Monday, January 23, 2006

To each his own Bible...

There are some books that are akin to the Bhagavad Gita or Bible; even if you don't read them, you get a sense of security and delight in having them around you. You always want to possess a copy or have one issued from the library right next to you. Once in a while, you randomly glance into them and get a deja vu feeling of the fascination you felt when you were first struck by their power and elegance. I have tried to make a list of such books. They always promise a possible escape from your woes as soon as you hold them in your hand. Some of my favourites:

1. The making of the atomic bomb- Richard Rhodes
2. Paradigms Lost- John L. Casti
3. Naturalist- Edward Wilson
4. Robert Oppenheimer; Letters and Recollections- Kimball-Smith and Wiener
5. Surely you are joking Mr. Feynman- Richard Feynman
6. Disturbing the Universe- Freeman Dyson
7. The time machine- H. G. Wells
8. Ivanhoe- Walter Scott
9. Godel, Escher, Bach- Robert Hofstadter
10. Wittgenstein's Poker- Edmonds and Eidinow

and finally...

11. Biochemistry- Lubert Stryer
12. The Feynman Lectures on Physics- Richard Feynman


Anonymous Anirudh said...

I've read only two of these. Feynman's and H.G.Wells'. I liked "Surely You're Joking.." a lot but "The Time Machine" was okay.

I've heard of Rhodes' book and want to read it. It's supposed to be a big book, isn't it? I've heard a lot about Godel, Escher, Bach but haven't read it. I've been planning to read another book, edited by Hofstadter and Dennett called the Mind's I. Have you read that?

1:56 AM  
Anonymous Siddharth Rege said...

It is an unfortunate testament to the time I have wasted watching TV, but I have read only 1 book on your list. (Surely you are joking, Mr Feynman) But I would like to suggest four other books I have found tremendous.
1) Siddhartha by Herman Hess. A must read absolutely. Arguably the most influential book I ever read.
2) To Kill a Mockingbird by Harper Lee. Another must-read. I think the character of Aticus Finch is my all-time favorite.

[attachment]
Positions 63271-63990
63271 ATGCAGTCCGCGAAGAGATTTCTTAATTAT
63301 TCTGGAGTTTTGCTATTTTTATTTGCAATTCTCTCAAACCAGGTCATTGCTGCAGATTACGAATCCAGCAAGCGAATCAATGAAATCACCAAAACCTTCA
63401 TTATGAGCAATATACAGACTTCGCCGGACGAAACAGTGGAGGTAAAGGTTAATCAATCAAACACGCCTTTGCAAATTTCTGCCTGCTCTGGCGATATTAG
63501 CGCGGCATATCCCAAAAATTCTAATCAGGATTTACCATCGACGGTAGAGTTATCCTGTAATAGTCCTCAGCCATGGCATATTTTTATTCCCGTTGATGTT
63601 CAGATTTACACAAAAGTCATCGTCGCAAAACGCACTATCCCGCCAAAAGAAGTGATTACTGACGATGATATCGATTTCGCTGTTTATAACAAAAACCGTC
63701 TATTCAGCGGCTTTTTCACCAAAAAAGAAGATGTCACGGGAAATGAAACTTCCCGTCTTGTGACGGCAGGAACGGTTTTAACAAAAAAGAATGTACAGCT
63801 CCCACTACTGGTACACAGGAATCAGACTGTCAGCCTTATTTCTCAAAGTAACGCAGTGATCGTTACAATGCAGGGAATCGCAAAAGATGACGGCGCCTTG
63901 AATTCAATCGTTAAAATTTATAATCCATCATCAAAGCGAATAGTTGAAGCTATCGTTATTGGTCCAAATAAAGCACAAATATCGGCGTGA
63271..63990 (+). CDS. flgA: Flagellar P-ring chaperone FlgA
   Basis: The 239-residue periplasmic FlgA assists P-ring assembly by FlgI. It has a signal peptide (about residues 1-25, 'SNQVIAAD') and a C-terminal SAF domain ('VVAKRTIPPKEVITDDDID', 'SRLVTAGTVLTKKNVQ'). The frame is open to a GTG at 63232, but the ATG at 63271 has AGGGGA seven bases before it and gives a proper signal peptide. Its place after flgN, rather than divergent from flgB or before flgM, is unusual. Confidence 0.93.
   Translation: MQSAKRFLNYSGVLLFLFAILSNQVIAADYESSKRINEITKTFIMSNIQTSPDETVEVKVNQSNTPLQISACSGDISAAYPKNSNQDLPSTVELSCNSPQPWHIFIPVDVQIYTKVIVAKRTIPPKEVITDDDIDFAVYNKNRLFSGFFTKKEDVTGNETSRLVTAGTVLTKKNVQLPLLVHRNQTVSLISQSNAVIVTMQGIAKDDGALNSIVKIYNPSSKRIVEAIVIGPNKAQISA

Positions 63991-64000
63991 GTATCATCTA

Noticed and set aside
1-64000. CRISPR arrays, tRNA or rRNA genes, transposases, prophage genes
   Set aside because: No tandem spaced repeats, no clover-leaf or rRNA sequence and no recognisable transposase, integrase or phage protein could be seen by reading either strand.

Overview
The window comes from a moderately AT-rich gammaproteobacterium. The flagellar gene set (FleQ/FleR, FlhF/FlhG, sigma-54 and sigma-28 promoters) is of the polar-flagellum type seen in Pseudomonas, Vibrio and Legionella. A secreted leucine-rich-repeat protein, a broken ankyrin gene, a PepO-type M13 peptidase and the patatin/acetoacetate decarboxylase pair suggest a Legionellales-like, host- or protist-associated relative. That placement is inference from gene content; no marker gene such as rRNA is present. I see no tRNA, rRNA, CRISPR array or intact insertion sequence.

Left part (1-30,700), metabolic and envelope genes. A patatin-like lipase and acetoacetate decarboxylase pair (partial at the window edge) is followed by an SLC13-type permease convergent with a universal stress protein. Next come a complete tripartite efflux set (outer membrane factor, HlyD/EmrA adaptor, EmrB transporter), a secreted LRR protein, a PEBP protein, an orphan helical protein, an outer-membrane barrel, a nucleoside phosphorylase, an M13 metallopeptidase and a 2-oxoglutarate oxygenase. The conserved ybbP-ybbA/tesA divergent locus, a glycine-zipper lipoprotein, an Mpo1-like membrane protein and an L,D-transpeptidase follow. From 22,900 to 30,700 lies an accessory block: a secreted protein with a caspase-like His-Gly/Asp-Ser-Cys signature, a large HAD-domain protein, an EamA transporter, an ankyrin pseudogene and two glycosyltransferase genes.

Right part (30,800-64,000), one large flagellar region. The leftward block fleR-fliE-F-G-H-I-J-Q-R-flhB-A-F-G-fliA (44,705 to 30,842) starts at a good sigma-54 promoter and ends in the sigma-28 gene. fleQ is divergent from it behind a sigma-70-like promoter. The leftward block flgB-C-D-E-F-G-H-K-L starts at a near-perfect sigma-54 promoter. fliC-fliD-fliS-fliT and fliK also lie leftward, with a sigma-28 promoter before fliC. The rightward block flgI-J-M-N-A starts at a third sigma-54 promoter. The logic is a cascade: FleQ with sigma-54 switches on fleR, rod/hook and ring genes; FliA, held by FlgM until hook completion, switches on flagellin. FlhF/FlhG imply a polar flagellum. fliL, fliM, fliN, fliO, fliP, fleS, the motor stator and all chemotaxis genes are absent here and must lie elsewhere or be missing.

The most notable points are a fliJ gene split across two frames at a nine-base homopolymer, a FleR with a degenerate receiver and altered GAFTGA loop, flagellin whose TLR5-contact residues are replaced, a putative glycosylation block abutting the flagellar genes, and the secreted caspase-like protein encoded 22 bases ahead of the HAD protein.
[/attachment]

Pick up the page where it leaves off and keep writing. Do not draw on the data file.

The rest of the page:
3) Old Man and the Sea by Earnest Hemingway. A timeless classic.
4) Jonathan Livingston Seagull. I read this at 15 so its been 10 years and I cannot say whether I would find it childish now but at the time, I was blown away by the amount of philosphy contained in such a short book about such a seemingly childish story.

Shall read more out of your list when time permits.

10:49 AM  
Blogger Ashutosh said...

This is just a modest personal sampling. I have read 3 out of 4 from your list. what you say, a pithy story that still seems to propound great philosophy. Because of its size, I have lost count of how many times I have read it..
To also great; Atticus Finch is my favourite too.
Very much on my list next is Siddhartha...I have heard so many great words about it that I have to read it now.

Do read Rhodes's's not just a book; it's an epic.

3:07 PM  
Blogger Hirak said...

Highly recommend Hesse's Siddhartha. I read it for the book blog and I was blown away by it. It is a short book but it will take a long time to read as it will definitely cause you to pause and meditate.

6:17 PM  
Blogger s c r a p s s t u f f s said...

Ditto (as if one was needed) on Siddharth and Jonathan Livingston Seagull. I guess good things do come in small packages after all. I throughly enjoyed both.

To kill a mockingbird was a very nice read too. The atmosphere in those days (somthing that is completely alien to me) came alive for me.

If you liked Rhodes Making..., then you might also enjoy his other book "Dark Sun: Making of the Hydrogen bomb" but is less fun and more dense.

5:41 AM  

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